• General Message Board

  • Where can i find good value snooker cues brand new?
    I have been checking out a couple of sites but the prices are toooooooo high. Anyone help me out.

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    • I may not be able to help you but I suggest you should refine yr question, such as yr budget, yr location, yr preferences, good luck

    • North West Cues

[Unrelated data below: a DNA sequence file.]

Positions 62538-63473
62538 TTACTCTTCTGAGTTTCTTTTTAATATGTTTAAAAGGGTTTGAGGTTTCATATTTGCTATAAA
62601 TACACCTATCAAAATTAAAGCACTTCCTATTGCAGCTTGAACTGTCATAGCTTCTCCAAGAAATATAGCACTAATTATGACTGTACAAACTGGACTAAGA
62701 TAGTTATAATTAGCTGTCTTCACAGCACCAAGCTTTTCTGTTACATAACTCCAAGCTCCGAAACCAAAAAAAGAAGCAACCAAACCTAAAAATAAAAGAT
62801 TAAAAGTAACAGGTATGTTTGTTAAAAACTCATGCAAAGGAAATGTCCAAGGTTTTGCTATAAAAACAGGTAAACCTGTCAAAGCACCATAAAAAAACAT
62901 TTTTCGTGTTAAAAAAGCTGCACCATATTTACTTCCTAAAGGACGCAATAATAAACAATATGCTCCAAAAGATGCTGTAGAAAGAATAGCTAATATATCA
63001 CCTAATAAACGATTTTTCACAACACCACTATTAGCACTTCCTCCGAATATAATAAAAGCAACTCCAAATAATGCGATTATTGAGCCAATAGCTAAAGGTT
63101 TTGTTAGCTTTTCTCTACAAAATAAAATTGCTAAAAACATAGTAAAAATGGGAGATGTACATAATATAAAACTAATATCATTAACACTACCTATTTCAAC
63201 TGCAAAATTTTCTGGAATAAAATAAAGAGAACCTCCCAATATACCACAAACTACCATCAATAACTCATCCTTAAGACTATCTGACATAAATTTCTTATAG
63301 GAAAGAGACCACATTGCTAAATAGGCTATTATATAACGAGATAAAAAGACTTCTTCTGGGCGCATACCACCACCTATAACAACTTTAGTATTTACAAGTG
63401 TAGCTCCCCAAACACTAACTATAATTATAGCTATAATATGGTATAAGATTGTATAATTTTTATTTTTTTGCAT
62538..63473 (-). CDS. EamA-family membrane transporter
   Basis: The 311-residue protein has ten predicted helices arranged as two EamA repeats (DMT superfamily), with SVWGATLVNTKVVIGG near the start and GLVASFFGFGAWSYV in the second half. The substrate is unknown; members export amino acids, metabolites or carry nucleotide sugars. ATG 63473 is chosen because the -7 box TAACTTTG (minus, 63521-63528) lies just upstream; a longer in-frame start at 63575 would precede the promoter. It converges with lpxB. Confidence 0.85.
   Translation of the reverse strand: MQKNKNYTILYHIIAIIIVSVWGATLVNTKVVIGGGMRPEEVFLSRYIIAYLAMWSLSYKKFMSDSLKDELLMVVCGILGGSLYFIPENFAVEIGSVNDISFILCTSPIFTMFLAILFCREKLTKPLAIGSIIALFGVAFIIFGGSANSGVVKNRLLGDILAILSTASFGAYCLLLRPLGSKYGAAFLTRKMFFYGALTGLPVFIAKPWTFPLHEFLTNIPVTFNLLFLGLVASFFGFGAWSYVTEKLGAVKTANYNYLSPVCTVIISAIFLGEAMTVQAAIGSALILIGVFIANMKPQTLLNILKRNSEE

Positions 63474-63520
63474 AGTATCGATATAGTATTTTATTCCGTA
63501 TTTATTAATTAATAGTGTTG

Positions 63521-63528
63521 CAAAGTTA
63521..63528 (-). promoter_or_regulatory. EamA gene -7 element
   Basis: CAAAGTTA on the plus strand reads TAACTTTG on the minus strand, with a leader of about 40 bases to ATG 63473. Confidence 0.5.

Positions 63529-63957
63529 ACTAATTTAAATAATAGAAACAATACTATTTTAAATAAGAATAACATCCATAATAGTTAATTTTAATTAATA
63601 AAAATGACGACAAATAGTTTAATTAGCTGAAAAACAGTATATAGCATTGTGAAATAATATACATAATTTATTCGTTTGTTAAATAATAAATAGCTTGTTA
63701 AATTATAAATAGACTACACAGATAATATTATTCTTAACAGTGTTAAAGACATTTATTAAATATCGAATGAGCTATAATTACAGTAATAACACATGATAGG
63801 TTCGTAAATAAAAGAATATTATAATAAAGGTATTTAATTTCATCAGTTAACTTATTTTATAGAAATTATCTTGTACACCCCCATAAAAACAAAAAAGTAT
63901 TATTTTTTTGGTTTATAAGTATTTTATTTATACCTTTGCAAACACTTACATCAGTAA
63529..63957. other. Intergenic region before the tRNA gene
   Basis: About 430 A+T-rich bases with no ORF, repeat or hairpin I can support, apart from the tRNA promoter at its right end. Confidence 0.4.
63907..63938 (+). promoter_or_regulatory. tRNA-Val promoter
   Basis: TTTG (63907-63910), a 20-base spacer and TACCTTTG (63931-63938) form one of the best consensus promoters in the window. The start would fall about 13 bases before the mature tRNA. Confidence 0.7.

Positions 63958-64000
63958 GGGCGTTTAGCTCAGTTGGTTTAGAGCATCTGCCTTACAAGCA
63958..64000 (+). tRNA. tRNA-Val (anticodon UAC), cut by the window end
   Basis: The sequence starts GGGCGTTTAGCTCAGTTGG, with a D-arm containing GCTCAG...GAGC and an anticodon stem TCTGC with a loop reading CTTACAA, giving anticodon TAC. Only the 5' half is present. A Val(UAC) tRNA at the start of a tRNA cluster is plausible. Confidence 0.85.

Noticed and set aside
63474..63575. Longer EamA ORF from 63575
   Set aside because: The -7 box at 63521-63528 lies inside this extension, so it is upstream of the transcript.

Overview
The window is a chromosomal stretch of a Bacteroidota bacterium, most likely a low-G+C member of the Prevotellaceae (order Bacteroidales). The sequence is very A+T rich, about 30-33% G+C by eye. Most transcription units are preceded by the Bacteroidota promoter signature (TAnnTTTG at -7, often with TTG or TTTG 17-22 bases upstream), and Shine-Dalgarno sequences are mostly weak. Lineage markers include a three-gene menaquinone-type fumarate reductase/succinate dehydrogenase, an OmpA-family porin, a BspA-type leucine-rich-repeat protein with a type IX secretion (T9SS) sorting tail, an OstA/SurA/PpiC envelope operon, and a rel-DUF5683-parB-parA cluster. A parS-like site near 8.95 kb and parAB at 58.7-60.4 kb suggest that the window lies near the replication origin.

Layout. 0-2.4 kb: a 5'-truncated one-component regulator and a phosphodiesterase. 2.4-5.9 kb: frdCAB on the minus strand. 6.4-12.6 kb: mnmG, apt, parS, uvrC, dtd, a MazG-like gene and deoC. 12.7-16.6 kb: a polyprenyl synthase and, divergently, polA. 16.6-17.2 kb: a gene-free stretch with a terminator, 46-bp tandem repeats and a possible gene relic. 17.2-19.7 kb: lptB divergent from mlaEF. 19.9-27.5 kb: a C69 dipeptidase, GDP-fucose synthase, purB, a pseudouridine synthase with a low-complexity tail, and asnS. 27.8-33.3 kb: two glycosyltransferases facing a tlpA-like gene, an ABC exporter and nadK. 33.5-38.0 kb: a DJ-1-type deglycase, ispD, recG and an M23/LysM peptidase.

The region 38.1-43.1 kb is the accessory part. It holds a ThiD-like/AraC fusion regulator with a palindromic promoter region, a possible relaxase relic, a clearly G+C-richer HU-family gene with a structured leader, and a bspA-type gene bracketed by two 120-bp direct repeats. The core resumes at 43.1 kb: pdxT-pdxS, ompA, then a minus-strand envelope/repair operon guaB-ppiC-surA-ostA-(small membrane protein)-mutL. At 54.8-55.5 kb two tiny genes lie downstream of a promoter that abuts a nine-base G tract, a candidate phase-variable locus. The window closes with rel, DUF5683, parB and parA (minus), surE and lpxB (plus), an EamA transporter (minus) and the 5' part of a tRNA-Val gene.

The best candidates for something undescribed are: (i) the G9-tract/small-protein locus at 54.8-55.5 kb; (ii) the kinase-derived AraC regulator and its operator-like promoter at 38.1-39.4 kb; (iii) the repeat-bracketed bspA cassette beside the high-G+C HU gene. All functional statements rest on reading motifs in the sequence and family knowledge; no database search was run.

• It depends on many things really, how long you have been playing, your present skill level and obviously just how much you want to pay for a cue. If you are new to the game, dont pay too much, you may find it isnt as easy as you might have anticipated. If however you have been playing a while and consider yourself a reasonable player who will continue to play regulary then investing in something better will benefit you. Theres certainly no need to spend more than £70 - £80 on a cue, unless you find a cue that you really like the feel of, the balance, the weight etc. There is a lot of 'big name' cues out there, they are nice cues, but they won't make you a world champion. Have a look in 2nd hand shops, quite a lot of folk buy expensive cues thinking it will transfrom their game, it doesn't, they usually end up selling the cues etc. Also flea markets, car boot sales quite frequently turn up some nice cues. I paid £10 for a 1 piece ash cue, with no name, perfectly weighted, balanced and straight,, from a car boot sale. Old cues tend to be a 'safer' gamble, the wood is 'aged' and 'mature' and if it's straight, it will probably stay that way forever. The trouble with new cues is they are so mass produced , the timber hasn't had time to mature, lots end up 'twisting' and 'bending'. Some will say 'hand splined', which basically means the butt of the cue is hand finished, it doesn't mean the cue is 'handmade'. Ebay turns up some half decent cues too, especially if local. What timber is used to make the cue is a personal preference, many use ash cues, but equally many use maple cues. Some find the grain of the ash a distraction and ash can be a bit 'whippy' if the cue has been 'rubbed' down over the years, wheres maple , to me, tends to be somewhat more rigid, stiff, though many argue this isn't a good thing.